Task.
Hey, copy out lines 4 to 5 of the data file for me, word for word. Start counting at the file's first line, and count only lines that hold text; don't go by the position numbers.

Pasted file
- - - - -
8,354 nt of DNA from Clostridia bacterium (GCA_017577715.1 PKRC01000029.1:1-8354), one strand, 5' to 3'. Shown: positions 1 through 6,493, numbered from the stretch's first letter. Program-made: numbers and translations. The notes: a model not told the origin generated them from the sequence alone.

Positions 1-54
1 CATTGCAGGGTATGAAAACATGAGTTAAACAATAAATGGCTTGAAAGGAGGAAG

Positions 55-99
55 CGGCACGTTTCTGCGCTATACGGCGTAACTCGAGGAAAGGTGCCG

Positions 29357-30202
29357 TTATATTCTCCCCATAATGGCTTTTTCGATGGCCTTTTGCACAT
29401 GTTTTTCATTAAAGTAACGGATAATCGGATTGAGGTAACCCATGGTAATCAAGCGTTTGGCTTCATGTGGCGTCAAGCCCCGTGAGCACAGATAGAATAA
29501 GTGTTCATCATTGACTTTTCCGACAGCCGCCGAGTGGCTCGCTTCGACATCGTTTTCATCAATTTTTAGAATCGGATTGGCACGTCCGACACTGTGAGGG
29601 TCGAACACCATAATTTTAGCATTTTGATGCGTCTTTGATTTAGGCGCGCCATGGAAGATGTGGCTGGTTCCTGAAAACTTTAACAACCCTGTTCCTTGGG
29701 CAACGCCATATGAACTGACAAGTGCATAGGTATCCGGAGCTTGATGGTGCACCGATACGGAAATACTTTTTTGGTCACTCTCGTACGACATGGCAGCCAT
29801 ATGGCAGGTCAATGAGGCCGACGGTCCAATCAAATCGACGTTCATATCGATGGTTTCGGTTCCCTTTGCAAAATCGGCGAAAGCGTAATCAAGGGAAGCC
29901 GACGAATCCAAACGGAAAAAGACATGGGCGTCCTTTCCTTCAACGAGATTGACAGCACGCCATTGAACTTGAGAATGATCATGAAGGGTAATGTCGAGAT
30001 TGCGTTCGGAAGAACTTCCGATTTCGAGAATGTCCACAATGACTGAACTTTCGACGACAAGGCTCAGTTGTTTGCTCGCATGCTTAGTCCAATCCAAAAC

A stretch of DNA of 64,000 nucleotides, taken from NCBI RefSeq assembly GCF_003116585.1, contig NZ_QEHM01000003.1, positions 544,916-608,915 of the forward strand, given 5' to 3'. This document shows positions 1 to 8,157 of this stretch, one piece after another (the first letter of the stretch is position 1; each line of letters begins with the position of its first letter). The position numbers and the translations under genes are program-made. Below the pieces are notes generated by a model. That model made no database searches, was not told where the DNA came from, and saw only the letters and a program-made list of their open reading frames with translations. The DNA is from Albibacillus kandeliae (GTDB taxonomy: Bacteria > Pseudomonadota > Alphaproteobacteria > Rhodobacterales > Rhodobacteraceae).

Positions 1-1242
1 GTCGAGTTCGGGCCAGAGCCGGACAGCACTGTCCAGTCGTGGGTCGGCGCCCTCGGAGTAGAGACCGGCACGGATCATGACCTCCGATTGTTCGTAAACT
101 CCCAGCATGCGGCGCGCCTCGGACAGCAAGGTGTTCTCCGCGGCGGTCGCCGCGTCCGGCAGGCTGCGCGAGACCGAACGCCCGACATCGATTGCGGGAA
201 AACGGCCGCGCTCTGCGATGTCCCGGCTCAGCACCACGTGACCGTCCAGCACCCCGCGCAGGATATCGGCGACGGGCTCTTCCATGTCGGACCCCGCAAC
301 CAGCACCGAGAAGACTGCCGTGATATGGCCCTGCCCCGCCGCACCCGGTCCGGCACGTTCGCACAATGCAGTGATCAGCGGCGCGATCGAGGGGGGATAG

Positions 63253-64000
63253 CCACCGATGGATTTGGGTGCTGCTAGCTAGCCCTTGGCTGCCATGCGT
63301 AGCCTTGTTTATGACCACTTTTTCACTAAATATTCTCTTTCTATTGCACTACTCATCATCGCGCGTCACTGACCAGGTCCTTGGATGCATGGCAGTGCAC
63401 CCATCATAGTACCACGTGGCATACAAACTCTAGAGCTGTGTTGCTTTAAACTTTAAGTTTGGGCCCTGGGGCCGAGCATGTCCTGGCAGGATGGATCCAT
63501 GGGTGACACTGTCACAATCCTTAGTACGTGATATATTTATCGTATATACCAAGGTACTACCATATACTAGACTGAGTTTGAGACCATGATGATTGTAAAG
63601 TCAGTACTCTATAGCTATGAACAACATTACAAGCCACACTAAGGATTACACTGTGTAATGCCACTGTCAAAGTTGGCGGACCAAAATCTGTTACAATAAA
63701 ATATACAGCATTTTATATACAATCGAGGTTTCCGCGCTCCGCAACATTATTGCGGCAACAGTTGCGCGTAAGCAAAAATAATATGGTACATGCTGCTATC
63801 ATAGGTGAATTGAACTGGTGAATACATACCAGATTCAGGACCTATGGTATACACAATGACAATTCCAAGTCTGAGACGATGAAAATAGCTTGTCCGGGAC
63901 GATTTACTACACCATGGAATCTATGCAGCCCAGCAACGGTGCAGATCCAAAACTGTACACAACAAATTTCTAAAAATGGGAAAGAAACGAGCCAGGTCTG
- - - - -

Positions 55-99
55 CGGCACGTTTCTGCGCTATACGGCGTAACTCGAGGAAAGGTGCCG